It roared onto Samar at 4:30 a.m., flooding streets and knocking out power and communications networks in many areas of the hilly island in the region of Eastern Visayas, and then continued its march, barreling into four other Philippine islands as it moved across the archipelago.
At least three people were killed and seven hurt, the National Disaster Risk Reduction and Management Council said Friday. Some 125,000 took refuge in evacuation centers and hundreds of flights were canceled.
With sustained winds of 315 kph (195 mph) and gusts as strong as 380 kph (235 mph), Haiyan may be the strongest tropical cyclone to hit land anywhere in recorded history. It will take further analysis after the storm passes to establish whether it is a record.
Its speed — moving westward at 41 kph — meant the worst was over quickly. But the damage was still severe. “About 90% of the infrastructure and establishments were heavily damaged,” Gwendolyn Pang, the secretary general of the Philippine National Red Cross, told CNNI.
About 25 areas were hit, she said, adding that assessment teams were prepared to enter the stricken areas as soon as conditions allowed.
But they cannot do it alone, she said: “We will be definitely needing more support for this one.”
She predicted the casualty toll will rise as soon as aid workers reach affected areas, where flood waters were as high as 10 feet.
Maryann Zamora, a field communications specialist for the charity World Vision, said her organization “has been working through so many disasters, so many typhoons — but this is quite different.”
“This is the strongest I ever felt so far,” she said by phone from the island of Cebu.
Haiyan, known in the Philippines as Yolanda, retained much of its force as it moved westward with sustained winds of 295 kph (185 mph), which puts it well above the 252 kph threshold for a Category 5 hurricane, the highest category on the Saffir–Simpson hurricane wind scale.
Video showed streets flooded with debris and sheets of metal flying through the air.
Gov. Roger Mercado of Southern Leyte, a province in Eastern Visayas near the storm’s path, said Friday morning that fallen trees had made impassable all roads. “We don’t know the extent of the damage,” Mercado said. “We are trying to estimate this. We are prepared, but this is really a wallop.”
With sea travel suspended in many areas, more than 3,000 travelers were stranded in ports, the council said.
The typhoon was forecast to move away from the Philippines late Friday or early Saturday and head into the South China Sea in the direction of Vietnam.
Meteorologists predicted that it would maintain super typhoon intensity throughout its passage over the Philippines. A super typhoon has surface winds that sustain speeds of more than 240 kph (150 mph) for at least a minute, according to the U.S. National Oceanic and Atmospheric Administration.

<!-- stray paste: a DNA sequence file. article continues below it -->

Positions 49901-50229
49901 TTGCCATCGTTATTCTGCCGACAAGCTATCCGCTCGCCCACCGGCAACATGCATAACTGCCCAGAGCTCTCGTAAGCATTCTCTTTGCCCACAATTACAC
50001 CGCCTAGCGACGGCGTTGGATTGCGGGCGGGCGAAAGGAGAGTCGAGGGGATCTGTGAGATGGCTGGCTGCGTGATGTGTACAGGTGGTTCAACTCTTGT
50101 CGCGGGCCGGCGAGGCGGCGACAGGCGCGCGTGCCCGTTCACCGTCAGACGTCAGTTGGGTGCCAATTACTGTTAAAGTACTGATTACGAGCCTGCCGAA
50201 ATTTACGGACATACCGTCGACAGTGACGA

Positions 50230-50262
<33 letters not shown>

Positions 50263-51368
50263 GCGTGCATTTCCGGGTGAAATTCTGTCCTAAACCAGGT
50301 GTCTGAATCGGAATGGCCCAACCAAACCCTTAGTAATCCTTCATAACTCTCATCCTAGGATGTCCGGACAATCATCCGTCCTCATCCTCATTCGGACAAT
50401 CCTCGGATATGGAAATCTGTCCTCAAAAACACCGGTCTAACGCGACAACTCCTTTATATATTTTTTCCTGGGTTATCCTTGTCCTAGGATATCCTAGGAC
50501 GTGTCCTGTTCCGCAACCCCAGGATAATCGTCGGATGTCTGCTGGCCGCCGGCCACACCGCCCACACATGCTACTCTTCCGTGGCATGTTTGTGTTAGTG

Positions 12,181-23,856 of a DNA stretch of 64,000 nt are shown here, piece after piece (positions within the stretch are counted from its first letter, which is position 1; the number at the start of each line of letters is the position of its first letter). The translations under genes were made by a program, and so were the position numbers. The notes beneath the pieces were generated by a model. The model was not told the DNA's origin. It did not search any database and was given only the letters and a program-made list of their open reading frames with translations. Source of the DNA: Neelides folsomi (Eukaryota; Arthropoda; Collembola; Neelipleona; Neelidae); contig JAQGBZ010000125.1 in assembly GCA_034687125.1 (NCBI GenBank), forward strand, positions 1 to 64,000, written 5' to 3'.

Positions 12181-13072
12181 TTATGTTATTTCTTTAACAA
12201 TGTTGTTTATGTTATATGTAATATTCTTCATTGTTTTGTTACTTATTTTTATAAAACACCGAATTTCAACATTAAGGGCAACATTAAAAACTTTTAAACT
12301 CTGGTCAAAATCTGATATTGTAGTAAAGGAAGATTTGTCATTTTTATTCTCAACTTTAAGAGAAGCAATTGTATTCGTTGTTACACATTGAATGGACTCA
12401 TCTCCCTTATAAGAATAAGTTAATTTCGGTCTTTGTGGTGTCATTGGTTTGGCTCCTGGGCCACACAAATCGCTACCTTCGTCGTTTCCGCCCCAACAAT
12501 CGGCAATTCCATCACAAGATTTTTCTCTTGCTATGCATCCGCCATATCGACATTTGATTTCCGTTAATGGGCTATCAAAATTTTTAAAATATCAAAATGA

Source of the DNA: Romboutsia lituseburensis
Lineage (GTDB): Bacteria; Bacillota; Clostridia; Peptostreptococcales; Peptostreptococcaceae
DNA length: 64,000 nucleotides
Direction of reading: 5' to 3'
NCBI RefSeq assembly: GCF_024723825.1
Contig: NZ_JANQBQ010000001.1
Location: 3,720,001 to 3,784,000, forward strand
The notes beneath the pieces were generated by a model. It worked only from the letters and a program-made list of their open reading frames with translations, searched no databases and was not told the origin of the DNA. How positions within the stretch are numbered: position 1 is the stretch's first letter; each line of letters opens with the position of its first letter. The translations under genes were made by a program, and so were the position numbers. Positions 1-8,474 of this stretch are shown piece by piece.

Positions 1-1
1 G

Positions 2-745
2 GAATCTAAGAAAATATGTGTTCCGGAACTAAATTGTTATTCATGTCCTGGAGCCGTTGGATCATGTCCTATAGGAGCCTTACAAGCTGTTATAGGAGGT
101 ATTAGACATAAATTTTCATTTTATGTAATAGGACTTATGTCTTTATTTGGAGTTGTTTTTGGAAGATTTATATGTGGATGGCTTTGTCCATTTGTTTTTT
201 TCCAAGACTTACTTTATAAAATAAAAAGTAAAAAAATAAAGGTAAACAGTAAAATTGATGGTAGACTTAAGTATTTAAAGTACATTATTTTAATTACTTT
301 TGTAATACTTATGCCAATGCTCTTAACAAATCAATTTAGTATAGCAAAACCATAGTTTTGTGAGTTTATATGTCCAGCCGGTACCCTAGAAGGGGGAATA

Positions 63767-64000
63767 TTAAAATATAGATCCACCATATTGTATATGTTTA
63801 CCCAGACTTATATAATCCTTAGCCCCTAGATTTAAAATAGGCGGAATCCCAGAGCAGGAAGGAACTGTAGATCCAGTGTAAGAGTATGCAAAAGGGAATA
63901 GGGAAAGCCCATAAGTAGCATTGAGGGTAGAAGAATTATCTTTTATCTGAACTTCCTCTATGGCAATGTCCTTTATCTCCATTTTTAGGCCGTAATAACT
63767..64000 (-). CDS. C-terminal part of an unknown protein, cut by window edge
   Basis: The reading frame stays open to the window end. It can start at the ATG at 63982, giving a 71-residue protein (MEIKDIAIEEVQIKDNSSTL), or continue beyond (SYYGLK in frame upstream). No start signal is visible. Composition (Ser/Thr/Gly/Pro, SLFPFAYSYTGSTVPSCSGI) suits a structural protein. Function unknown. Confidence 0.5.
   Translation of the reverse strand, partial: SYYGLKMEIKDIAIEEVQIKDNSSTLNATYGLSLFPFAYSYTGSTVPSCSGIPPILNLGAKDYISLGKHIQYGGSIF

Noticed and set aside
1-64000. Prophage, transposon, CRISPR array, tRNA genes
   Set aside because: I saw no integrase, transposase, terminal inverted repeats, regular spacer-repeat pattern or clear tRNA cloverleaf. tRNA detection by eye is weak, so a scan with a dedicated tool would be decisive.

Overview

Haiyan was so large in diameter that, at one point, its clouds were affecting two-thirds of the country, which stretches more than 1,850 kilometers (1,150 miles). Tropical-storm-force winds extended 240 kilometers from the typhoon’s center.
Ahead of the typhoon’s arrival, thousands of people had been relocated away from particularly vulnerable areas in the city of Tacloban, which is situated in a coastal area of the region that bore the initial brunt of the storm.
Communications with Tacloban, which has a population of around 200,000, were disrupted after the typhoon struck. Video aired by CNN affiliate ABS-CBN showed streets in the city filled with water and debris.
In a speech Thursday, President Benigno S. Aquino III warned residents of the “calamity our countrymen will face in these coming days.”
“This is a very real danger, and we can mitigate and lessen its effects if we use the information available to prepare,” he said.
Authorities had aircraft ready to respond, and officials had placed relief supplies in the areas that were expected to get hit, Aquino said.
“The effects of this storm can be eased through solidarity,” he said.
Authorities warned people in provinces across the country to prepare for possible flash floods, landslides and a storm surge as high as 7 meters (23 feet). About 125,000 people nationwide were moved to evacuation centers.
Among the most vulnerable were people living in tents on the central Philippine island of Bohol, where a 7.1-magnitude earthquake hit last month, killing at least 222 people, injuring nearly 1,000 and displacing about 350,000, according to authorities.
On Friday, they got a second jolt — this time from the typhoon’s winds and rain, but they were spared a direct hit.
“For the past three weeks people are still experiencing aftershocks,” said Aaron Aspi, a communications specialist in Bohol for World Vision. “And at the same time, these rains are giving them a really hard time.”
Aspi said that, despite living in drenched tents, many people were afraid to relocate to sturdier structures because of the aftershocks.
Another island near the storm’s path was the popular beach resort of Boracay. Some tourists there cut short vacations on Thursday to get away from the possible danger.
Situated near an area of the Pacific Ocean where tropical cyclones form, the Philippines regularly suffers severe storm damage.
An average of 20 typhoons hit the nation every year.
In December, Typhoon Bopha wreaked devastation on the southern Philippine island of Mindanao. The storm, the most powerful to hit the country last year, is estimated to have killed as many as 1,900 people.